Conversations about policing, Black home ownership and critical race theory took center stage at the first event kicking off the Detroit Branch NAACP’s June Jubilee.
The Freedom Walk Summit is part of a four-day line up honoring the 60th anniversary of Dr. Martin Luther King Jr.’s Detroit Walk to Freedom and the ongoing fight for justice and equality. Speakers — from city officials to scholars — spoke Thursday about the historical context of the iconic march and how Black history is American history, and how it cannot be erased.
The Walk to Freedom took place on June 23, 1963, to decry segregation and inequalities around wages, education and housing, according to Wayne State University’s Walter P. Reuther Library. Community activists, labor organizers, clergymen and government officials were among the more than 125,000 people who participated.
It was in Detroit where King delivered a version of his famous “I Have A Dream” speech, just a few months before the historic March on Washington. King delivered the address at Cobo Hall (now called Huntington Place) at the end of the march.
On Thursday, Gov. Gretchen Whitmer commemorated June 22 to 25 as “June Jubilee: A Celebration of Freedom,” to honor the legacy of King and the efforts of the Detroit Branch NAACP.
The week’s events also features a commemorative walk down Woodward Avenue, the unveiling of a statue of King at Hart Plaza and the NAACP’s annual Fight for Freedom Fund dinner. More information about the events is available at www.detroitnaacp.org.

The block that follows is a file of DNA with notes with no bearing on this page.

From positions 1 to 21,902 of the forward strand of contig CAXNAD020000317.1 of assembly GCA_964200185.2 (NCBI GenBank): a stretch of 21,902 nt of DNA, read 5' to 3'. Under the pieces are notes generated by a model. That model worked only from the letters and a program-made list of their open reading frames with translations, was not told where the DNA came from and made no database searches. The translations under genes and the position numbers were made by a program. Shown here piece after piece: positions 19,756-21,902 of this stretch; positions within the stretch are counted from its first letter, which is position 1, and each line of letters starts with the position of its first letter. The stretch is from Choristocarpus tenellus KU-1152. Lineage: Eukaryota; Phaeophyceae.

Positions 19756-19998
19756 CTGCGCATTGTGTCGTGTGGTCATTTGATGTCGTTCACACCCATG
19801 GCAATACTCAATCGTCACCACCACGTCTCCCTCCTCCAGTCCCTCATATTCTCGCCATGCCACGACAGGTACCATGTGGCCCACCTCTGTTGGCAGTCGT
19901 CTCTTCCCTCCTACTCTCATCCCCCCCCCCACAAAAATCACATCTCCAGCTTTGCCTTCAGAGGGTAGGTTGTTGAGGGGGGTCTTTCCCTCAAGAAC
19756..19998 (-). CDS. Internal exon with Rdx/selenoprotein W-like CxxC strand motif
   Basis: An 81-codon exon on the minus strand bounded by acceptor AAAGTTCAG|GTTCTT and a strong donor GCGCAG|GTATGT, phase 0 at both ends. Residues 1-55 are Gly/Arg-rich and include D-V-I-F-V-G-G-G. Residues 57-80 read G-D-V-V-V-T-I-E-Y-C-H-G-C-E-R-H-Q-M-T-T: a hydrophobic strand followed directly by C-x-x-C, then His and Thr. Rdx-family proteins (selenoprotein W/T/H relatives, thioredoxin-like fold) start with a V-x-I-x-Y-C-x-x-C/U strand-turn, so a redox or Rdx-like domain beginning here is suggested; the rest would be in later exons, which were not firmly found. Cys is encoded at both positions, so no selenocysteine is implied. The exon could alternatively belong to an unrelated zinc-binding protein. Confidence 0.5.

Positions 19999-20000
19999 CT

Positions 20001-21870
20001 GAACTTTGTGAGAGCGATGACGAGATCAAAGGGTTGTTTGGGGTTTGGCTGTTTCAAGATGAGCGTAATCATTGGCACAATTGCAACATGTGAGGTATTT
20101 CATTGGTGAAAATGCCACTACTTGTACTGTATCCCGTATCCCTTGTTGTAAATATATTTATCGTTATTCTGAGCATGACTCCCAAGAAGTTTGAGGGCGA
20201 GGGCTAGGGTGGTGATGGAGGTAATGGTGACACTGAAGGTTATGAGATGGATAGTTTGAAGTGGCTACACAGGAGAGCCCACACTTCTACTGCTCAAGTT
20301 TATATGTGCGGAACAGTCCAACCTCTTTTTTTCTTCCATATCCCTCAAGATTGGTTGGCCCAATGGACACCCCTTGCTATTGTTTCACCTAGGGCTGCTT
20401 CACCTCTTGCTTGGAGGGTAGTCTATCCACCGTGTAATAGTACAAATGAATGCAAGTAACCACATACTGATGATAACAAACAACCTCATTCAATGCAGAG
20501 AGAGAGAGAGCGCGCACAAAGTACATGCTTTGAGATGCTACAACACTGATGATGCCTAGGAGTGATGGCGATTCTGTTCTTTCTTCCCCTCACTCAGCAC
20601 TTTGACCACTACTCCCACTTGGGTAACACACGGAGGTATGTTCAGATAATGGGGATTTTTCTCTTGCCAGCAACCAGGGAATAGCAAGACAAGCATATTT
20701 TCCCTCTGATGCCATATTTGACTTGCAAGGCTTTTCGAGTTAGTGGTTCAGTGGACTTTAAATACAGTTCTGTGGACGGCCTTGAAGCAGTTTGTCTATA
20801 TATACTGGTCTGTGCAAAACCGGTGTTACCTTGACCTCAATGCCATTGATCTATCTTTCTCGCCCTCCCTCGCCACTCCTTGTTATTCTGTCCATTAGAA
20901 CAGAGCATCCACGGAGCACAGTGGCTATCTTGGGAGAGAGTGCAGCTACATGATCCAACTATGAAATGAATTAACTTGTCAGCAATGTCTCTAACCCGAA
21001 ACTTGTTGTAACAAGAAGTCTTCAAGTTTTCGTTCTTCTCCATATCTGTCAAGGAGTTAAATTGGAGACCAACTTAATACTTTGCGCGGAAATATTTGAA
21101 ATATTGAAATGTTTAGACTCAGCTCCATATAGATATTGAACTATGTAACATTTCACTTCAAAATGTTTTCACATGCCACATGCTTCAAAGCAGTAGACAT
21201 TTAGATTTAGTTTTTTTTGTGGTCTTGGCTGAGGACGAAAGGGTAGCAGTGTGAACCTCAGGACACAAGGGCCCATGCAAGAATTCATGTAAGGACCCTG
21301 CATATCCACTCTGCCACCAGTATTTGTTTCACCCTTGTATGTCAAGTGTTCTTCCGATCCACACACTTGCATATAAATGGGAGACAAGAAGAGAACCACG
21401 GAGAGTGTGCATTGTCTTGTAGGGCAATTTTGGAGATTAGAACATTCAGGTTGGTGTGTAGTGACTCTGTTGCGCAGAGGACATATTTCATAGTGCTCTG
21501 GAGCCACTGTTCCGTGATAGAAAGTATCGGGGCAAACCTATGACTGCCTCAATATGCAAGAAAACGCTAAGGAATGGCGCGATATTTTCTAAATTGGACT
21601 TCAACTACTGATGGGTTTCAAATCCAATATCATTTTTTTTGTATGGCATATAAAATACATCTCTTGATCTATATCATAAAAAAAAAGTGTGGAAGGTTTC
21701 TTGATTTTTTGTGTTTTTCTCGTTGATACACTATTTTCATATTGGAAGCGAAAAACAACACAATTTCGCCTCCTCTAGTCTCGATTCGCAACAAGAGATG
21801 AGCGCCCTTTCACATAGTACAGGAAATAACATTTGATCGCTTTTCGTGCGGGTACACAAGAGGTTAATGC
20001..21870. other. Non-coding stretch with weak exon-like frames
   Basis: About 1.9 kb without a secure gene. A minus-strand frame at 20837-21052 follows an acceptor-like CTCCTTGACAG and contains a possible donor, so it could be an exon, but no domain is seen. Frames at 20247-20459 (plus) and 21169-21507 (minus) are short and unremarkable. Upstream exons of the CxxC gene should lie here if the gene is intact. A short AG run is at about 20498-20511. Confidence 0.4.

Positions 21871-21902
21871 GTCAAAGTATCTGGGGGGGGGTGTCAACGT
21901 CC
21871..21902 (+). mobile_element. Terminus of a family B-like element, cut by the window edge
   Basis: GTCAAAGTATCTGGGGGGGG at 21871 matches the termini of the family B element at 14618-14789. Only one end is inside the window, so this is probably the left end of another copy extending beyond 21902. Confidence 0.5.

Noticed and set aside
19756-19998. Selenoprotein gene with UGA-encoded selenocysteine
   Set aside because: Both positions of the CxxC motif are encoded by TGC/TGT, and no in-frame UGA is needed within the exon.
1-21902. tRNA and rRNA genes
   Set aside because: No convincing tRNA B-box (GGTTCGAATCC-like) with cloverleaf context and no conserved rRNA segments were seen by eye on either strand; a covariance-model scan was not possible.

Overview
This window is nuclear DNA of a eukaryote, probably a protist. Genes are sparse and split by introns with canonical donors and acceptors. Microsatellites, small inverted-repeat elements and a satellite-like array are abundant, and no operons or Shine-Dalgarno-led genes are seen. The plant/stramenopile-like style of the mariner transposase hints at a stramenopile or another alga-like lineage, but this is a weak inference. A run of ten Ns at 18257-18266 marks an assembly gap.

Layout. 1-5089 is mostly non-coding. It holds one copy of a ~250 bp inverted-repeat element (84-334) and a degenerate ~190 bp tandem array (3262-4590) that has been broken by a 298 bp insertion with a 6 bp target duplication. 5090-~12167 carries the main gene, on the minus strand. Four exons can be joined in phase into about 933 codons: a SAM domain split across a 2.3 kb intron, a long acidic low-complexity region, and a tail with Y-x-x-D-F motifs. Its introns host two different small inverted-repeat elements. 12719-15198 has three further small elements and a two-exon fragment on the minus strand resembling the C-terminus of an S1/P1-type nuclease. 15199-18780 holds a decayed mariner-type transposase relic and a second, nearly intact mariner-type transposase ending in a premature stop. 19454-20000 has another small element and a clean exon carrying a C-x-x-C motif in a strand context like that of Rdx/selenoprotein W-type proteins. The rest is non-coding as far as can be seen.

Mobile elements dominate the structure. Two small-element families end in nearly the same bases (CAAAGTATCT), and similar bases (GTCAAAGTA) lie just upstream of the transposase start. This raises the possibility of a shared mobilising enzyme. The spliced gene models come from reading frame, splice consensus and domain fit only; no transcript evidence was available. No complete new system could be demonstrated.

Here are five key takeaways from the Freedom Walk Summit, which took place at the Wayne County Community College District Northwest Campus.
1943 riot fueled march 20 years later
The Detroit Race Riot of 1943 was the culmination of racism, poor living conditions and unequal access to services, according to the Detroit Historical Society. Black residents were relegated to certain neighborhoods and Black workers faced discrimination at their factory jobs.
“The 1963 Detroit Walk to Freedom is based in the 1940s,” said Jamon Jordan, the City of Detroit’s official historian in a discussion with Ken Coleman, a Michigan Advance writer who focuses on history and civil rights, and Kevin Tolbert with the UAW International.
In June 1943, nearly 100,000 people packed Belle Isle, where Black and white youths fought. Nine white and 25 Black people died. Police killed 17 African Americans. No white person was killed by police violence.
Twenty years later Detroit’s King-led march took place.
“When we get to 1963 and Dr. King is giving his speech he brings up a number of issues that Detroit is dealing with: housing segregation, school inequality, job discrimination and we can add one more — police brutality and police killings. We’re still dealing with those issues today,” Jordan said.
What does police and criminal justice reform look like?
During a panel about policing, public safety and potential reforms, Detroit Police Chief James White said his department is increasingly responding to a large number of mental health calls since the onset of the COVID-19 pandemic. Police reform, he said, looks like pairing officers with mental health professionals.